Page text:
#coffeechat with Jamie

Hi friends, long time no talk!    As I sit here in my cozy home with a hot coffee complete with pumpkin spice creamer, I felt the need to update my friends on all things Wamie!

Since becoming a Beachbody coach in the spring and devoting more time to my health and fitness, life has become a bit overwhelming and, well, here we are, five months after my last blog post.  And I am oddly at peace with that.  Life is not linear.  It has its ups, among the peaks of dreams and accomplishments, and its valleys in the troubles or sadness or growing pains of life.  And while WamiesWorld and sharing our story will always be a part of us, it will share in our peaks and valleys as well.

In the past five months, we have had our fair share of highs and lows.  We traveled to the Outer Banks in April to celebrate our first anniversary.  It was an amazing weekend, with an adorable hotel room right on the beach, plenty of shrimp and seafood, exploring lighthouses and National Parks, and time away just the two of us.  I cannot express how blessed we were by our first year of marriage.  We were able to spend so much time, just the two of us, to grow and learn about each other in marriage.  If you have the opportunity to move away from friends and family in your first year of marriage, I am all for it!  You will grow in ways you wouldn’t have had you stayed in your same routine!  

In June we were able to take a week and go to Walt Disney World for one of the most magical vacations of our lives!  It was Will’s first time (my fourth), and let’s just say that he has completely bought into the experience.  He would love to be an annual pass holder (wouldn’t we all!?) and never vacation anywhere else again!  We met a wonderful woman at our hotel who visits WDW every year and takes her grandkids.  Can you say goals?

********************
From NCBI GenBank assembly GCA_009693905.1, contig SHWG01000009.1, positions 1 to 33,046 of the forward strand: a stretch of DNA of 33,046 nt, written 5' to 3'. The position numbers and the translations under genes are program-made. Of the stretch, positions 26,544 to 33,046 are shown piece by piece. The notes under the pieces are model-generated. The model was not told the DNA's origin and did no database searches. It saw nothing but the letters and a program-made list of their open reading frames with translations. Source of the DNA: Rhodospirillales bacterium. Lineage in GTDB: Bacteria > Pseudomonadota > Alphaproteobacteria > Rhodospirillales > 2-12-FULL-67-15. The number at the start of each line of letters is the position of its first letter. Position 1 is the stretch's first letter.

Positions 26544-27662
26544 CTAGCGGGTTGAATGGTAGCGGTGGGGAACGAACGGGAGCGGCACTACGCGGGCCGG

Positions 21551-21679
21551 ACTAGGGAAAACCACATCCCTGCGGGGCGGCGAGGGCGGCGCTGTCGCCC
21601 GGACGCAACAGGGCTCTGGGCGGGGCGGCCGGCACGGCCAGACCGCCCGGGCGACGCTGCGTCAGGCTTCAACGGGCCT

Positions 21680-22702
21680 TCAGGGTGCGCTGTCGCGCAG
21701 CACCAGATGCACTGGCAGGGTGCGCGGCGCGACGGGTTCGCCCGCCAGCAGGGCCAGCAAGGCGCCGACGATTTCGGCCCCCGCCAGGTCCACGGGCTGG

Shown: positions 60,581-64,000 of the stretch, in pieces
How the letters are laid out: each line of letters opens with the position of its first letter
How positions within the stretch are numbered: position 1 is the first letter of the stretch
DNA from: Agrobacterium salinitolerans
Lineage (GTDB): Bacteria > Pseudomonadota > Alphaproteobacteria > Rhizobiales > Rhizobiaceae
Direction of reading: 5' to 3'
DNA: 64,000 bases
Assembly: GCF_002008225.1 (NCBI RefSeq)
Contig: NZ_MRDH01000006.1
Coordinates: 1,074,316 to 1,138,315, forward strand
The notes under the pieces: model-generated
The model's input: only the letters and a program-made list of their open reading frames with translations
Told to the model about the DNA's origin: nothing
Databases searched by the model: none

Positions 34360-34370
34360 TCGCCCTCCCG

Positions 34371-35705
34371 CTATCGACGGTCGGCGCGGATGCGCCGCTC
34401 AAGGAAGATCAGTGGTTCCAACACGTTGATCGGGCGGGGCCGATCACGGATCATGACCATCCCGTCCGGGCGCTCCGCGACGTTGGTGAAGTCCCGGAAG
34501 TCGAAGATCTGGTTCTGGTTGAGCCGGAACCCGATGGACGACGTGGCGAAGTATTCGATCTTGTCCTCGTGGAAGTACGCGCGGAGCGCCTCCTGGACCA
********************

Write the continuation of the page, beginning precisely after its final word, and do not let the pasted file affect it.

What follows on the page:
Following our phenomenal week in Florida, we flew out to Utah to spend some quality time with Will’s family.  We were able to see two of his siblings and their families, and spend a lot of time with his parents.  We explored a piece of Bryce Canyon National Park—a natural wonder of southern Utah that has some of the least amount of light pollution in the continental US—followed by a dinosaur museum and animal style burgers at In-N-Out.

My sister and their family moved away to Tennessee around the fourth of July, where they bought a house and started new jobs.  We have enjoyed road tripping through the mountains to see them and explore their new home.

We are currently in a season that requires a lot of dedication and sacrifice for Will’s work, and although we cannot discuss further details online, we ask that you keep us in your prayers for the next severallll months.

Rapid fire questions:

  • What are you reading? The Anne of Green Gables series.
  • What are you watching? Grey’s Anatomy, Friends, and Big Brother.
  • How’s Blue? She’s great! And huge. Her first birthday is very soon.
  • What workout program are you doing? LIIFT4 is a program that combines lifting and high intensity interval training and is four days a week.
  • What is your favorite meal prep meal lately? Burrito bowls! Guacamole multiple times a week? Yes please!

If you want to follow along on our adventures, turning a house into a home, and all of the highs and lows of everyday life, click the subscribe button on the right.  It doesn’t send you crazy stuff or give your information to anyone—it just sends blog updates directly to you!

Until next time,
Jamie out.

Our 5 Favorite Things We Did in Arizona

Our four months in southern Arizona are over!  We will always have our memories, and I have a couple more blog posts lined up, but our extended honeymoon has come to a close.  That being said, we spent much of our time in the desert exploring.  Here are our five favorite things we did while in Arizona this summer.

Hiking the Rim Trail at the Grand Canyon

We went on a really long hike

We have already blogged about our Grand Canyon experience, but if you missed it, here are some sunrise photos, and here is the complete story of our hike.

The Grand Canyon has been on my bucket list for a while.  It is one of those things that you sit and dream about, like Rome, or the Great Wall of China, or Iceland.  It is a destination I was dying to experience.  And boy did we experience it.

We got up at three in the morning to drive to the National Park and arrive in time to watch the entire sunrise over the canyon walls.  We then spent the next seven hours hiking along the rim.  Clearly it was a dream come true for this hike loving, National Park exploring, photography enthusiast couple.  The Grand Canyon is so much more than just a giant hole in the ground.